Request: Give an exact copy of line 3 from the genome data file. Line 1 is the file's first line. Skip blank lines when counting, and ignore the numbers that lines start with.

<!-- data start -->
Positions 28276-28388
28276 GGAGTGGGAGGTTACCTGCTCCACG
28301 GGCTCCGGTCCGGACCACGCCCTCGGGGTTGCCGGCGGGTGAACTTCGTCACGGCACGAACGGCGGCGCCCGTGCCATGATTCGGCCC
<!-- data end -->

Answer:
28301 GGCTCCGGTCCGGACCACGCCCTCGGGGTTGCCGGCGGGTGAACTTCGTCACGGCACGAACGGCGGCGCCCGTGCCATGATTCGGCCC